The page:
Start your day with The Independent, sign up for daily news emails
  • Get to the point
Latest stories from i100
Have you tried new the Independent Digital Edition apps?
Independent Dating
and  

By clicking 'Search' you
are agreeing to our
Terms of Use.

iJobs Job Widget
iJobs General

Recruitment Genius: Senior Digital Marketing Consultant

£28000 - £45000 per annum: Recruitment Genius: A Senior Digital Marketing Cons...

Recruitment Genius: Assistant Stores Keeper

£16640 - £18500 per annum: Recruitment Genius: An Assistant Stores Keeper is r...

Recruitment Genius: Claims Administrator

£16000 - £18500 per annum: Recruitment Genius: This is an excellent opportunit...

Recruitment Genius: Software Developer - C# / ASP.NET / SQL

£17000 - £30000 per annum: Recruitment Genius: Developer required to join a bu...

Day In a Page

'It was first time I had ever tasted chocolate. I kept a piece, and when Amsterdam was liberated, I gave it to the first Allied soldier I saw'

Bread from heaven

Dutch survivors thank RAF for World War II drop that saved millions
Britain will be 'run for the wealthy and powerful' if Tories retain power - Labour

How 'the Axe' helped Labour

UK will be 'run for the wealthy and powerful' if Tories retain power
Rare and exclusive video shows the horrific price paid by activists for challenging the rule of jihadist extremists in Syria

The price to be paid for challenging the rule of extremists

A revolution now 'consuming its own children'
Welcome to the world of Megagames

Welcome to the world of Megagames

300 players take part in Watch the Skies! board game in London
'Nymphomaniac' actress reveals what it was really like to star in one of the most explicit films ever

Charlotte Gainsbourg on 'Nymphomaniac'

Starring in one of the most explicit films ever
Robert Fisk in Abu Dhabi: The Emirates' out-of-sight migrant workers helping to build the dream projects of its rulers

Robert Fisk in Abu Dhabi

The Emirates' out-of-sight migrant workers helping to build the dream projects of its rulers
Vince Cable interview: Charging fees for employment tribunals was 'a very bad move'

Vince Cable exclusive interview

Charging fees for employment tribunals was 'a very bad move'
Iwan Rheon interview: Game of Thrones star returns to his Welsh roots to record debut album

Iwan Rheon is returning to his Welsh roots

Rheon is best known for his role as the Bastard of Bolton. It's gruelling playing a sadistic torturer, he tells Craig McLean, but it hasn't stopped him recording an album of Welsh psychedelia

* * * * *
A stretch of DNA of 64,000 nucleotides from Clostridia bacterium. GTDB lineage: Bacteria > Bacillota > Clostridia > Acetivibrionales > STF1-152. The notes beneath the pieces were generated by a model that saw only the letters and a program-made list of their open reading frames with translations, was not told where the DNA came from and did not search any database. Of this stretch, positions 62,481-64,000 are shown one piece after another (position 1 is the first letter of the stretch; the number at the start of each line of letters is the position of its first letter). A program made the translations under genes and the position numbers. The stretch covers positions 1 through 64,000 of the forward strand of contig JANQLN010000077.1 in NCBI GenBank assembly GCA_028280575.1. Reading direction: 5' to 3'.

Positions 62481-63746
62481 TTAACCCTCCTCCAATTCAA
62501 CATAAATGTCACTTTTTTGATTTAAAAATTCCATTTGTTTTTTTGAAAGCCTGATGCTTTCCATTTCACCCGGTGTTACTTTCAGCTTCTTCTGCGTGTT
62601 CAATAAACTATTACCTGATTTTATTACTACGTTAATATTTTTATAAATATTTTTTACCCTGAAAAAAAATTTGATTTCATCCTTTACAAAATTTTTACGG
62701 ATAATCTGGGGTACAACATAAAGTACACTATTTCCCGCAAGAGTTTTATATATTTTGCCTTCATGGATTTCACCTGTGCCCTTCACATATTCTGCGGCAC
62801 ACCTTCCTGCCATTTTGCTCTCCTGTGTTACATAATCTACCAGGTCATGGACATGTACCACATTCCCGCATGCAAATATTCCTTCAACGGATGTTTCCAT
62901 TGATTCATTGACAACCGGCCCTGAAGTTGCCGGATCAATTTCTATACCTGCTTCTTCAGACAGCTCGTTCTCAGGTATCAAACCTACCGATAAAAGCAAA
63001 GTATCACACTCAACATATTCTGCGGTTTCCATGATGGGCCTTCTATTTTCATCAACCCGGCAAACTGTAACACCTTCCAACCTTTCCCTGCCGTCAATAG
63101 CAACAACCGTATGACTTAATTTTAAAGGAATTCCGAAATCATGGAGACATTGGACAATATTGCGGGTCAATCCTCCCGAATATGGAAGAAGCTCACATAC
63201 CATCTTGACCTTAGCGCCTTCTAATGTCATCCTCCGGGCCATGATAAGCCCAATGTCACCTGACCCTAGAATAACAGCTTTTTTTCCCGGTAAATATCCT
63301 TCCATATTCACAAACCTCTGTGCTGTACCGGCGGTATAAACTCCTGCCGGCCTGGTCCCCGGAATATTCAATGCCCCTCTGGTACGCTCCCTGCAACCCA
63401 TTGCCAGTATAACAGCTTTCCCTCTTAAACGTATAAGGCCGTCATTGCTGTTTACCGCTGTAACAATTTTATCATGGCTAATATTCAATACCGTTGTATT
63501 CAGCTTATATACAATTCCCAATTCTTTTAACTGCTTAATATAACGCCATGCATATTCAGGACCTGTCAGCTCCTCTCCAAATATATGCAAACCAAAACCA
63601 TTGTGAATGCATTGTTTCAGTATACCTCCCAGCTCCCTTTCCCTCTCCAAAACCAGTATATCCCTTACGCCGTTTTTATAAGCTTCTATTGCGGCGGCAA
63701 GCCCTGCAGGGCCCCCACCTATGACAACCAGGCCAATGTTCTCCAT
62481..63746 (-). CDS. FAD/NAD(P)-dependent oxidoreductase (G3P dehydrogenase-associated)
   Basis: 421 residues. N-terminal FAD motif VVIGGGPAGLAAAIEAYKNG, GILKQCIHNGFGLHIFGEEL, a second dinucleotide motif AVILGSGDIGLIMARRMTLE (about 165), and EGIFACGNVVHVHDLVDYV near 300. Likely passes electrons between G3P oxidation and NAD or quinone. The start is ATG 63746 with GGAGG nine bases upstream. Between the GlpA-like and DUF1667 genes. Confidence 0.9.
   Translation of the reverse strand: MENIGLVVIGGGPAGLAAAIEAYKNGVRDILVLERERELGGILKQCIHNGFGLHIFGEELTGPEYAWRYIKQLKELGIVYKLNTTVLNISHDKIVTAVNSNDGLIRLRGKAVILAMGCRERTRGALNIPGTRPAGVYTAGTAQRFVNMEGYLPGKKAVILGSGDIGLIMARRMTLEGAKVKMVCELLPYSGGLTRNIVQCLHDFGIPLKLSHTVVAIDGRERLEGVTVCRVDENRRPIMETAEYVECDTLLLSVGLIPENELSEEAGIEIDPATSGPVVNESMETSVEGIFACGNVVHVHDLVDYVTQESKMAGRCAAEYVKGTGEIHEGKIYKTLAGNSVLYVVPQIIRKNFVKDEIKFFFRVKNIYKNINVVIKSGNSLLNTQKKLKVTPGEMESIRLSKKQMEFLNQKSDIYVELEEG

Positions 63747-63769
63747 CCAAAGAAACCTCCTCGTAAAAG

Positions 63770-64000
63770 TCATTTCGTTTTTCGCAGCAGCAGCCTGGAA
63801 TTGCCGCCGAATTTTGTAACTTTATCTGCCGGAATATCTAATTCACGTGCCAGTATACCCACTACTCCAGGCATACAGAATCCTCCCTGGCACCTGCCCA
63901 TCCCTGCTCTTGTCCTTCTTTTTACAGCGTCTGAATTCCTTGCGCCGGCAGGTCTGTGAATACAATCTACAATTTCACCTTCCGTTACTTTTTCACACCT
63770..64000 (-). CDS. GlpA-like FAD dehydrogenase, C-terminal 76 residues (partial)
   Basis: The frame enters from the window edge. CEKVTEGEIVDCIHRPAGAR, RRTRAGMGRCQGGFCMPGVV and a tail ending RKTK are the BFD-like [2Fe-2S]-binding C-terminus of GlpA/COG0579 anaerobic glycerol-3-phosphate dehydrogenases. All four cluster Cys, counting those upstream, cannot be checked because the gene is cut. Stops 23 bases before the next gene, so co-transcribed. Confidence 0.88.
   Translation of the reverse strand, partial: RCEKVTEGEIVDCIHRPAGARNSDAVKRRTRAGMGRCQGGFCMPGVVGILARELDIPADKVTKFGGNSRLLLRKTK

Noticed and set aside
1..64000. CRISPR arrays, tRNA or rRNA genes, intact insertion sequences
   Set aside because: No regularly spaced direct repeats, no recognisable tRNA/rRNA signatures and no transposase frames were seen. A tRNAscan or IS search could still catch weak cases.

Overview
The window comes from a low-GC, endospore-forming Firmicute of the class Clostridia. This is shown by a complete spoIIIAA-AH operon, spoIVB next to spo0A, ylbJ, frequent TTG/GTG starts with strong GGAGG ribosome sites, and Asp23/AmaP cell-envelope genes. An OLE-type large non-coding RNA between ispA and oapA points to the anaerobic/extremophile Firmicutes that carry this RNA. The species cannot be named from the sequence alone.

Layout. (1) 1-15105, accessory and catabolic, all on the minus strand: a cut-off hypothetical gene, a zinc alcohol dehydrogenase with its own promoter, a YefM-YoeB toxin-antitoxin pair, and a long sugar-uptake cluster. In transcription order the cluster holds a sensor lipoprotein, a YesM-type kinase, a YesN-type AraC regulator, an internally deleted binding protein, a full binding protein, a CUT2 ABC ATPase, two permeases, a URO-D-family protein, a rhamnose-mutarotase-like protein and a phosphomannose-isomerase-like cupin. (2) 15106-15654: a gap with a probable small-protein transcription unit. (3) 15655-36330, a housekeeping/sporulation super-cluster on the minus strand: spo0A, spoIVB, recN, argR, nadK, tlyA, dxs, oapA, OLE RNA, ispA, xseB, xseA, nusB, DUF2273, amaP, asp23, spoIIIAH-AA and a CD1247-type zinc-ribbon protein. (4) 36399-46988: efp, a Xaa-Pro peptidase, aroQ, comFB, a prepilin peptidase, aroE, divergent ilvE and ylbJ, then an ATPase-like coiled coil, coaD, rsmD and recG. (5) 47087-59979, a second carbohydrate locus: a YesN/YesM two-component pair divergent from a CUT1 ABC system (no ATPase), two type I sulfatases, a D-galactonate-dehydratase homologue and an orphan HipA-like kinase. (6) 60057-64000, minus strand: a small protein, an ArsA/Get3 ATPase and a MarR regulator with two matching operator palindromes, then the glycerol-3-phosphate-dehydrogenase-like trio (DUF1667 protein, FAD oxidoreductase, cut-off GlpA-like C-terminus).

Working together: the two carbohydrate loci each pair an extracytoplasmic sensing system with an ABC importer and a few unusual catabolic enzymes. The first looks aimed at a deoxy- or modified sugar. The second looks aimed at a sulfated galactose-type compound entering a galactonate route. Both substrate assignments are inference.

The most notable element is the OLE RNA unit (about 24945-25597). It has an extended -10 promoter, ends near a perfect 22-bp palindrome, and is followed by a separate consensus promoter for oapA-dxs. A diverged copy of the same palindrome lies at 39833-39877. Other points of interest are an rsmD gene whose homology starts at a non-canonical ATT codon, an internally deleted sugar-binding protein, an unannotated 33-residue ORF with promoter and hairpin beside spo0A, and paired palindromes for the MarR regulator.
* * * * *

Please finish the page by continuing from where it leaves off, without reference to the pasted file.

Russell Brand's interview with Ed Miliband has got everyone talking about The Trews

Everyone is talking about The Trews

Russell Brand's 'true news' videos attract millions of viewers. But today's 'Milibrand' interview introduced his resolutely amateurish style to a whole new crowd
Morne Hardenberg interview: Cameraman for BBC's upcoming show Shark on filming the ocean's most dangerous predator

It's time for my close-up

Meet the man who films great whites for a living
Increasing numbers of homeless people in America keep their mobile phones on the streets

Homeless people keep mobile phones

A homeless person with a smartphone is a common sight in the US. And that's creating a network where the 'hobo' community can share information - and fight stigma - like never before
'Queer saint' Peter Watson left his mark on British culture by bankrolling artworld giants

'Queer saint' who bankrolled artworld giants

British culture owes a huge debt to Peter Watson, says Michael Prodger
Pushkin Prizes: Unusual exchange programme aims to bring countries together through culture

Pushkin Prizes brings countries together

Ten Scottish schoolchildren and their Russian peers attended a creative writing workshop in the Highlands this week
14 best kids' hoodies

14 best kids' hoodies

Don't get caught out by that wind on the beach. Zip them up in a lightweight top to see them through summer to autumn
Robert Fisk in Abu Dhabi: The acceptable face of the Emirates

The acceptable face of the Emirates

Has Abu Dhabi found a way to blend petrodollars with principles, asks Robert Fisk